When I first signed up for Project Moving Forward, I had never taught in a certain specified way before. I had only explained and hoped that the student would understand. As an intern for Project Moving Forward, I was taught to use a new and well thought-out way of teaching. It is called The RULE of 3 or RAP. When hearing about this new method and the science to back it up, I knew I needed to start implementing as much of this method into my teaching as I could.
The method is: REHEARSE, ANALYZE, and PRODUCE. This method not only worked incredibly well with every student, but also with English learners. Students would start by rehearsal which includes recognizing the word and its meaning. Then I would make sure to have them repeat it by spelling, saying, and writing the word down. This is the REHEARSE part of the method. After this, they would ANALYZE. In this step, the student would identify each word’s roots, suffixes, prefixes and other phonological features. After identifying how the word is used in context, the student moved on to PRODUCE the word. In this step, the student produces his or her new understanding of the word: pictures, sentences, strategies, and concepts. By following these steps I was able to have the student fully understand every part of the new word and its meaning.
The student I worked with had emigrated to the U.S. from Mexico no more than a month before I started working with him. Christopher was in the 3rd grade and was very shy. He was embarrassed about his English skills. This is what made him motivated to learn. He no longer wanted to look confused or have nothing to say when a fellow peer would talk to him. I started off by having him feel more confident about himself. I told him that the best way to learn a language is through conversations and practice.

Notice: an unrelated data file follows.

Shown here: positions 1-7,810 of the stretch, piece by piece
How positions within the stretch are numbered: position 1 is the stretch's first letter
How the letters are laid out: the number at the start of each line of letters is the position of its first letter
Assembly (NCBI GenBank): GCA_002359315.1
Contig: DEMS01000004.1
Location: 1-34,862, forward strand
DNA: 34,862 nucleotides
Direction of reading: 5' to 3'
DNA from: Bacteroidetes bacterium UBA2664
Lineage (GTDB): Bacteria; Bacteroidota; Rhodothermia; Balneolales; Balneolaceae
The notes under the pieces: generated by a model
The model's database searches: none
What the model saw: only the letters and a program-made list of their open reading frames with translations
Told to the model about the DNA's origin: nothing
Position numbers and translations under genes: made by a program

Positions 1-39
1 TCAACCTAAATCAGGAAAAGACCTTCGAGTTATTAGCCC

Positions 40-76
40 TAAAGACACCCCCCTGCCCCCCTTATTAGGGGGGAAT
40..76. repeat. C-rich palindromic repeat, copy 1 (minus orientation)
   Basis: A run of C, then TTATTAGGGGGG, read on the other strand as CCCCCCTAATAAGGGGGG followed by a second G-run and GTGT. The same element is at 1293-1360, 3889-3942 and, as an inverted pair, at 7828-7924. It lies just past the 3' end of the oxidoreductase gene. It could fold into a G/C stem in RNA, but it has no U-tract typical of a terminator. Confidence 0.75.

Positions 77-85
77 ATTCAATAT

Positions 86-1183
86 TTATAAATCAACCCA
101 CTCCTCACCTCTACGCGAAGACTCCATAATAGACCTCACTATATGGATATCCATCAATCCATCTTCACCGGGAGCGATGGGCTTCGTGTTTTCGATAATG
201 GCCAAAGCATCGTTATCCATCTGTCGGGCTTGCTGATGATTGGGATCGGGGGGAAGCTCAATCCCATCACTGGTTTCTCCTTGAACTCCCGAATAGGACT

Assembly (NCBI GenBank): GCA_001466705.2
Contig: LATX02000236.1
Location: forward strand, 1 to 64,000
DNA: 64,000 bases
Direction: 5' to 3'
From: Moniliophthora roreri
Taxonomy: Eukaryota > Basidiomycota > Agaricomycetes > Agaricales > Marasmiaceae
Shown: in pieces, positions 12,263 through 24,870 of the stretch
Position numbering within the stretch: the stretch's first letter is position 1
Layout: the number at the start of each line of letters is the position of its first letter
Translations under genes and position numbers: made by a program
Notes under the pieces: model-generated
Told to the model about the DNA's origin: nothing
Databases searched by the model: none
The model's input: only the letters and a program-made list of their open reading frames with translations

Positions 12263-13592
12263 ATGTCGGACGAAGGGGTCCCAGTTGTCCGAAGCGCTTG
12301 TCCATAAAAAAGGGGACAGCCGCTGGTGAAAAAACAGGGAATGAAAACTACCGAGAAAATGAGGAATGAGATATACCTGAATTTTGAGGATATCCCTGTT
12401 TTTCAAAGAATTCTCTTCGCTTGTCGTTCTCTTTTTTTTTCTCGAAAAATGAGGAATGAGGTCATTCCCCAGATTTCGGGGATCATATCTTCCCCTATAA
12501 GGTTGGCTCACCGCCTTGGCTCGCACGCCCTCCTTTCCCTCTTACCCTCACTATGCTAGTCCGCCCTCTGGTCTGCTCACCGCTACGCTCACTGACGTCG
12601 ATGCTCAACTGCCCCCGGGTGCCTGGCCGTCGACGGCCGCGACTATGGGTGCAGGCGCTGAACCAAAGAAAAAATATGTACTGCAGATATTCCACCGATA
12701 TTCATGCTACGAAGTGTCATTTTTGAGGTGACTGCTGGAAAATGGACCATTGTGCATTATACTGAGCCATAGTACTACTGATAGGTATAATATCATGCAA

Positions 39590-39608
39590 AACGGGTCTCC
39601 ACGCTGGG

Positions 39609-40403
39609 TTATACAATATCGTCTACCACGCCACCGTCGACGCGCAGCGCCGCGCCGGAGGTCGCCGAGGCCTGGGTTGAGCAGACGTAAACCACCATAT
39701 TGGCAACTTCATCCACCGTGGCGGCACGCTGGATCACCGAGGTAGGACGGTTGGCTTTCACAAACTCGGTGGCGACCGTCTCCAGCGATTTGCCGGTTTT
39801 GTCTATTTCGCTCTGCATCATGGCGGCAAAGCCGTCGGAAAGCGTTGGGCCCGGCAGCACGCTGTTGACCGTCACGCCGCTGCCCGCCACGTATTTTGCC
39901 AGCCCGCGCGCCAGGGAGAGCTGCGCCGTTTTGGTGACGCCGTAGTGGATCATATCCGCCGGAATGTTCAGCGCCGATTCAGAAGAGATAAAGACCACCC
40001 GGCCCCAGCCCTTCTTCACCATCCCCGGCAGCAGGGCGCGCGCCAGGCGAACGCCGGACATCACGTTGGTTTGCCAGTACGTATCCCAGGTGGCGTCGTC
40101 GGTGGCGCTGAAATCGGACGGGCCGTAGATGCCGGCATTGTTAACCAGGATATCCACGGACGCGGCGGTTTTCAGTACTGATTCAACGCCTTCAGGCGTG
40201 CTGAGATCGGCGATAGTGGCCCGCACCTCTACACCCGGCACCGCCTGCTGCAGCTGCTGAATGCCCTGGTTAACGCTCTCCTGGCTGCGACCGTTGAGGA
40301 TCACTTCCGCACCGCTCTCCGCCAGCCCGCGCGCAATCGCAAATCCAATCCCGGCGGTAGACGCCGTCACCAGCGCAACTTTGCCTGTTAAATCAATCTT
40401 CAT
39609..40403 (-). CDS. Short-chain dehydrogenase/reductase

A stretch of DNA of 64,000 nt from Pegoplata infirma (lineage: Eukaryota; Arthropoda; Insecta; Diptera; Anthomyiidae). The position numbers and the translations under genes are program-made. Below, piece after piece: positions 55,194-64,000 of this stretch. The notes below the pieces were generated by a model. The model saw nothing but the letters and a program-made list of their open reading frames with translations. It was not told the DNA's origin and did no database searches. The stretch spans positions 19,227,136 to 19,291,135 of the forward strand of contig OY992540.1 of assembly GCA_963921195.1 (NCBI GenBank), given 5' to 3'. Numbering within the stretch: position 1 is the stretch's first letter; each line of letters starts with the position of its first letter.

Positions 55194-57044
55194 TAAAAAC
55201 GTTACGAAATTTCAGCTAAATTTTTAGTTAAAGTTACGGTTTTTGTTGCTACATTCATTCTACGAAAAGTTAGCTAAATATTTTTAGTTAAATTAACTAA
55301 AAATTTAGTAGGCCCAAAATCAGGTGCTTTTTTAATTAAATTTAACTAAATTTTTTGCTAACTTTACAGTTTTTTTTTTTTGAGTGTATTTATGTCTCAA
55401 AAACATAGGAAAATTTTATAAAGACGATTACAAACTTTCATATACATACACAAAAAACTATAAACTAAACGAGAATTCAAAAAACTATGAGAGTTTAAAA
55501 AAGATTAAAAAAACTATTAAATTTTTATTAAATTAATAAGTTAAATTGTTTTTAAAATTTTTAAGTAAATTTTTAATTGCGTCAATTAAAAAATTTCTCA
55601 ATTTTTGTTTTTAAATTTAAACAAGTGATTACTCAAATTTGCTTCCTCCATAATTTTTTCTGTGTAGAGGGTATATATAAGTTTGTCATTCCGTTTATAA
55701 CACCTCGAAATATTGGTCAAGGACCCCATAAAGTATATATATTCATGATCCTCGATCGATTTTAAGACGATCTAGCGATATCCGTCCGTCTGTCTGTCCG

I helped him with his English by having him practice high frequency words and write and repeat sentences I taught him sentence patterns that he could use in class and outside of class. He would ask me how to say something and I would tell him how to say it in English. He then would write it down and repeat it back.
We would have conversations using his newly learned words. In this way, he put what he learned into play. I encouraged him to communicate in sentences and repeat these sentences for his teacher. For example, when he wanted to ask for a new piece of paper, we practiced the sentence together until he felt prepared to ask his teacher without a translator by his side. Learning by practicing makes students more confident about speaking. Christopher began to have the courage to step out of his shell and to learn by having interactions and learning from them. He no longer was too shy to ask or respond to his teacher. Finally, he asked questions which he created on his own.